Cyber Resilience

Not cybersecurity — which is an important distinction. Cyber resilience is different because of the way it’s positioned.

“Everybody is going to get attacked at some point,” said Rae. “Is there anybody out there telling their clients they are 100% safe, 100% of the time? Anyone who does is lying; it would be a massive mistake to say that. So instead, cyber resilience is more of a score. We’re essentially saying, ‘If you follow my instructions, I’m going to make you as safe as possible. If you don’t follow my instructions, you’re probably not going to be as safe.’ And you deal with this all day with your clients. And they balance how much they want to pay versus how secure they want to be that cyber resilience.

The Work-from-Anywhere Model

The pandemic obviously threw things into chaos, and few expected such a huge shift in where employees work.

“Some people are going back to the office; some people are not,” said Rae. “Some people want to continue to work from the beach, from the cabin, from the lake house, from the boat, whatever the case may be. And what you need to do is continue to take a look at the technologies you’re investing in to make sure they are thinking along those lines. Part of the problem in the past was we were all protecting the castle, which is where all of your people were. You did everything you could to protect people by building the best castle you possibly could. And then, everybody had to leave the castle, and ran to their grass huts. And all the bad guys know the little piggies are in the grass huts and are not in the castle. We need to make sure that we’re securing those grass huts just as well as we did that castle, whether they stay in their house, or whether they go back to the castle.”

3 Elements

Cyber resilience involves three key elements — identify, protect, detect, respond and recover. There are still gaps, whether it’s on the provider side or the end-user side. But it’s time to get serious about these things. The stakes are too high, emphasized Rae. MSPs need to get comfortable saying, “If you’re not serious about this, I can’t be serious about this.”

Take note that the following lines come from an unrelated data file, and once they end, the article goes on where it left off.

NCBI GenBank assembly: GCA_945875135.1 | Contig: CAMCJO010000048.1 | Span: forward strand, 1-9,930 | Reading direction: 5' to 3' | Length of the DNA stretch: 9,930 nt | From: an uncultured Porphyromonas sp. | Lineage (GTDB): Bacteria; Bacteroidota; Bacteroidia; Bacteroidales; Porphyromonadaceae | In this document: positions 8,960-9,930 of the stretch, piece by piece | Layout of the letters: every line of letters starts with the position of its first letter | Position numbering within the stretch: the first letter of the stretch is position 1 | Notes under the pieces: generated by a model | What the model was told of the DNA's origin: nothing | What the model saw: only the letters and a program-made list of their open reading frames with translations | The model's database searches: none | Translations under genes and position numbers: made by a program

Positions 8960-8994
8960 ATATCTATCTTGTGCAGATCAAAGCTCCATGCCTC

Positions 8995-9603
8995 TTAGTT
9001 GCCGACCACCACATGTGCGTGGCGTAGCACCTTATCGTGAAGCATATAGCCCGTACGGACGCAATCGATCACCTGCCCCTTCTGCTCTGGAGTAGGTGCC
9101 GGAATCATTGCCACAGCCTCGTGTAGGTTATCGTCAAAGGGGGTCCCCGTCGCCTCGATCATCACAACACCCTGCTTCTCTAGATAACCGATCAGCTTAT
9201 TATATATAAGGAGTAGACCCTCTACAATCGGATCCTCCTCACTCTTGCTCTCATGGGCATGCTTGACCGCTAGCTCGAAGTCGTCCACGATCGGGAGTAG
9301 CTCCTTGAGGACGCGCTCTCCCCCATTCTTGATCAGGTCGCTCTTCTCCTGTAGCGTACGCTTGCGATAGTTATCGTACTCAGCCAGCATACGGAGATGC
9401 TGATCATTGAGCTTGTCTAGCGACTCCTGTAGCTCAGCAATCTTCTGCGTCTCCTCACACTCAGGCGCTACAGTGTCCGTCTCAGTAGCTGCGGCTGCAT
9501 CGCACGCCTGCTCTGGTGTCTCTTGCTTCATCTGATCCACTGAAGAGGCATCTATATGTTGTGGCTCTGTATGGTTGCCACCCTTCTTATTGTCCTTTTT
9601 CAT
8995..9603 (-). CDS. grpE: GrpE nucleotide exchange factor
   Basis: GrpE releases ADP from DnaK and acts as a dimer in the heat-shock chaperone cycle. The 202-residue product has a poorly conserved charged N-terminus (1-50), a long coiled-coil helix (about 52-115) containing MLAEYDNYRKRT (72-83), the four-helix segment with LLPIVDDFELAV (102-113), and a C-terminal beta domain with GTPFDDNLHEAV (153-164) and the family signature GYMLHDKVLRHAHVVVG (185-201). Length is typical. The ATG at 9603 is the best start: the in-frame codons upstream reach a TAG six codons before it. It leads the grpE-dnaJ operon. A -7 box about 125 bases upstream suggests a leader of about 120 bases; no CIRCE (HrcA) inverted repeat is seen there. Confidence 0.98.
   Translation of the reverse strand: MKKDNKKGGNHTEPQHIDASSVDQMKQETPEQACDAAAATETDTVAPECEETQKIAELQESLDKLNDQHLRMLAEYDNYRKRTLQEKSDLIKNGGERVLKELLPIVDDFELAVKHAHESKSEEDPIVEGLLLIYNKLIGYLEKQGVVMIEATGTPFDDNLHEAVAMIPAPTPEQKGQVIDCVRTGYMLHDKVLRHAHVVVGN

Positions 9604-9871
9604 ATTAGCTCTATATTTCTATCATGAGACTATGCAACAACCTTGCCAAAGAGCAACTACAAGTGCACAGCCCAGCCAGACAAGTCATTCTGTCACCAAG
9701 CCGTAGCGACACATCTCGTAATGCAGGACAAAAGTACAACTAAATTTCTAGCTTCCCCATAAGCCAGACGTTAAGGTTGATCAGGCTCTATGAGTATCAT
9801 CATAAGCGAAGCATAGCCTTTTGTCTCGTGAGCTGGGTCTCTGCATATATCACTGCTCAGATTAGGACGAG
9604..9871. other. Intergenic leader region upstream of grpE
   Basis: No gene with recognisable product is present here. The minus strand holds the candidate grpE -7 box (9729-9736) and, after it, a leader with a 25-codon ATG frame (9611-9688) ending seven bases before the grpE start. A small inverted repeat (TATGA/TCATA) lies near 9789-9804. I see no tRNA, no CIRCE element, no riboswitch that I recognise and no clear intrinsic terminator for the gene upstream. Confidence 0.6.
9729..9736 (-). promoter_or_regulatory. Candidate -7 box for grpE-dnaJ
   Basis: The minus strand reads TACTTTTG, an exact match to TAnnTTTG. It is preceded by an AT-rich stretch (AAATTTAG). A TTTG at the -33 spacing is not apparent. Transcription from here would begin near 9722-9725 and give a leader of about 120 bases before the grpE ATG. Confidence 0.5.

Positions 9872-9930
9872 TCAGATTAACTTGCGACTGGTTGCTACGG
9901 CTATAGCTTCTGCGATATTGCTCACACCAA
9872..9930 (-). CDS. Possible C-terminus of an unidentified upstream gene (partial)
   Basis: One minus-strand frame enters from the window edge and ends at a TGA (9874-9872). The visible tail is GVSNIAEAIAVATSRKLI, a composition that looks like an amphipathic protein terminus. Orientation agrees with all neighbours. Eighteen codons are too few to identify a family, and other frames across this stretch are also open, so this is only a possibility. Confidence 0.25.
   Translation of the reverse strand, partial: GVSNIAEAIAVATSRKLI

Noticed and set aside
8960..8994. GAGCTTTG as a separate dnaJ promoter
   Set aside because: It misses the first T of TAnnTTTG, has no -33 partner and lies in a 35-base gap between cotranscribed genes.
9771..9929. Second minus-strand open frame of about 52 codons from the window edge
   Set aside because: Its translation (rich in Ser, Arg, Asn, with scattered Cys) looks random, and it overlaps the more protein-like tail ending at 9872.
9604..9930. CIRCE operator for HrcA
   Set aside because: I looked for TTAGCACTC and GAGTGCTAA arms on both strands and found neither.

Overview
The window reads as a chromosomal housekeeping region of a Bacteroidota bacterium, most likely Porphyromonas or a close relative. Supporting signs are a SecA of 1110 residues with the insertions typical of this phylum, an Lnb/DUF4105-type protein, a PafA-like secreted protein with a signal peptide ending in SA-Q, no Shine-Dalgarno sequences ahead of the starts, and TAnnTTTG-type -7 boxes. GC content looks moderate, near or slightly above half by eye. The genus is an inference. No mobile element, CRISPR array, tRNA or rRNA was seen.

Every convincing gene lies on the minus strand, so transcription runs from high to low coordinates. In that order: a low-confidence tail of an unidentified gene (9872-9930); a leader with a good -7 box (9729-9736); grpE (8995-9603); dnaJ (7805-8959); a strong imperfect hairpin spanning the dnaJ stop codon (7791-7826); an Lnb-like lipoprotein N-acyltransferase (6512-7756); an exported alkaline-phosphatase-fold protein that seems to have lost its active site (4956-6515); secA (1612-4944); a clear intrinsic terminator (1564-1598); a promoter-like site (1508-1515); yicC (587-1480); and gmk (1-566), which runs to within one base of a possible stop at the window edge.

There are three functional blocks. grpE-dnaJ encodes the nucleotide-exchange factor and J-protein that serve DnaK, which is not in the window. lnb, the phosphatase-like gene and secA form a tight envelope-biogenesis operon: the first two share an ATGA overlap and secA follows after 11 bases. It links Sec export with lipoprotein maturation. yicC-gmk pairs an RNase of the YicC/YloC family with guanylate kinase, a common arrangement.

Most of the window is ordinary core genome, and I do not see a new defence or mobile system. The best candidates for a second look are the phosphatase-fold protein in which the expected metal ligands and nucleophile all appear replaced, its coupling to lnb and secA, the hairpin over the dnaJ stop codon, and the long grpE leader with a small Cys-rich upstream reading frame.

MSPs must shift to the right path of adaptability and maturity, and cyber resilience. Revenue should double because the value of what they’re giving customers should also double. There is more diligence and work that needs to be done, because forecasts show the growth opportunity is massive.

Want to contact the author directly about this story? Have ideas for a follow-up article? Email Allison Francis or connect with her on LinkedIn.

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About the Author(s)

Allison Francis

Allison Francis is a writer, public relations and marketing communications professional with experience working with clients in industries such as business technology, telecommunications, health care, education, the trade show and meetings industry, travel/tourism, hospitality, consumer packaged goods and food/beverage. She specializes in working with B2B technology companies involved in hyperconverged infrastructure, managed IT services, business process outsourcing, cloud management and customer experience technologies. Allison holds a bachelor’s degree in public relations and marketing from Drake University. An Iowa native, she resides in Denver, Colorado.